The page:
Thirteen men -- four in New Zealand, seven on Pitcairn and two in Australia -- faced trial for raping underage girls as far back as forty years ago. The island had no courthouse, no jail, and no accommodation for the legal staff required for the trial. The men being tried helped to build their prison. But in the wake of this discussion on MoFi recently (and this comment) the question of cultural and moral relativism seemed interesting. Several times, the accused men stated that their behaviour was perfectly acceptable on the island. Regardless of their sovereignty, is it reasonable? The men were found guilty, and four were sentenced to prison, with probable permission to leave when they are needed on the island to man the longboats that row out to meet container ships and collect supplies. One of the men was the Pitcairn mayor, Steven Christian, and he has, unsurprisingly, been sacked.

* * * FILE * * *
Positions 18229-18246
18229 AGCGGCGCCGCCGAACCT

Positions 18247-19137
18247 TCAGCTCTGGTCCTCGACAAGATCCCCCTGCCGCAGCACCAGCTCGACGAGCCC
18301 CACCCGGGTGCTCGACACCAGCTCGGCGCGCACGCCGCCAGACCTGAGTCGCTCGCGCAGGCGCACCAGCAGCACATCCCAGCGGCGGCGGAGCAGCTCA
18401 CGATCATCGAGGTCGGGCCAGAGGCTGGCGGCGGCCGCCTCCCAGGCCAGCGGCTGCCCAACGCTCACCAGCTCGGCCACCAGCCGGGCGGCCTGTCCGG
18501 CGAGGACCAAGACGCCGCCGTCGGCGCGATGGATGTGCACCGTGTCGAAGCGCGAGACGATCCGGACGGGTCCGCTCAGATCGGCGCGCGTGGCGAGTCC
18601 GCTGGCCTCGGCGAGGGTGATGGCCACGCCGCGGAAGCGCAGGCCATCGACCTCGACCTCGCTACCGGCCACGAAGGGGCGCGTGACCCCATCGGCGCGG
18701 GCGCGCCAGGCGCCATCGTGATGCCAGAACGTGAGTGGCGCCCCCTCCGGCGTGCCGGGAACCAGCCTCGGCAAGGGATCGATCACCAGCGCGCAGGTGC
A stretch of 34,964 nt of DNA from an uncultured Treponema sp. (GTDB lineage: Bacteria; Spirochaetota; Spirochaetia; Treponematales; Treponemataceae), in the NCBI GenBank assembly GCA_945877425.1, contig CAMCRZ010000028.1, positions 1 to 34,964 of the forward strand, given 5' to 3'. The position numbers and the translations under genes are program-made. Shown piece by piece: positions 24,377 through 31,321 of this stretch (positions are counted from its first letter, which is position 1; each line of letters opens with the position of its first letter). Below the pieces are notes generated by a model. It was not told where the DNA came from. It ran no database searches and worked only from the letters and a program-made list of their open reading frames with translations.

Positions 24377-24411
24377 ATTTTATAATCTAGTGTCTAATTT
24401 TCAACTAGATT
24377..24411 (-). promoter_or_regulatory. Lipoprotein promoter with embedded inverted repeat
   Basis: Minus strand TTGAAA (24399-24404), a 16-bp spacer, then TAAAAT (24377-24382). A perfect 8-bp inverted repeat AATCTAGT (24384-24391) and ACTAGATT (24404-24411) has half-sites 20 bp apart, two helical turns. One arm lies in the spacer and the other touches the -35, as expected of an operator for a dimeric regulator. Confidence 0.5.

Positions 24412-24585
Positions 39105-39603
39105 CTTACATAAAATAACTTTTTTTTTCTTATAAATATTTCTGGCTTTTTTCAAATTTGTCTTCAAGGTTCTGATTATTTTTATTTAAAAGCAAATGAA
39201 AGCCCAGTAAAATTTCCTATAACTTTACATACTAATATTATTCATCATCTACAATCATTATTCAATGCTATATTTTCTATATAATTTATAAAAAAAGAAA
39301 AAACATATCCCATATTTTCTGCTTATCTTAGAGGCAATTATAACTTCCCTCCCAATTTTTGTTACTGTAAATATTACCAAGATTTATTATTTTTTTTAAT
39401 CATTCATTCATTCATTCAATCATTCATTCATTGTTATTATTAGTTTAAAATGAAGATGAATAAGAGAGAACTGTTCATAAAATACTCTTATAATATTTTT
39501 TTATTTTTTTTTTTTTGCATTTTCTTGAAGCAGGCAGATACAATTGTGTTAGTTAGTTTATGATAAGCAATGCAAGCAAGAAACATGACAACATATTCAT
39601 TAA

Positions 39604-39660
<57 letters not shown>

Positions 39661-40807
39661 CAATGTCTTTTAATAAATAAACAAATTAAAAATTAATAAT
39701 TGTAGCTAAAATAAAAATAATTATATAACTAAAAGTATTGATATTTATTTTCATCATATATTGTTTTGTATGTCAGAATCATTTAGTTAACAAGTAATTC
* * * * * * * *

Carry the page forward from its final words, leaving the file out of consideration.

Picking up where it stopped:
The Pitcairns are one of the most isolated settlements in the world. They lie midway between New Zealand and Peru and were settled famously after the mutiny on the Bounty in 1789. (Photo tour here.) The primary family on Pitcairn is still the Christian family, who claim to be descended from Fletcher Christian. The islands are officially a British colony, but as far as the settlers and their descendants are concerned, they are an independent and self-governing nation. So the three-and-a-half year criminal investigation and subsequent trial of several Pitcairn men for indecent assault and rape has opened up serious issues for the residents and the British Crown.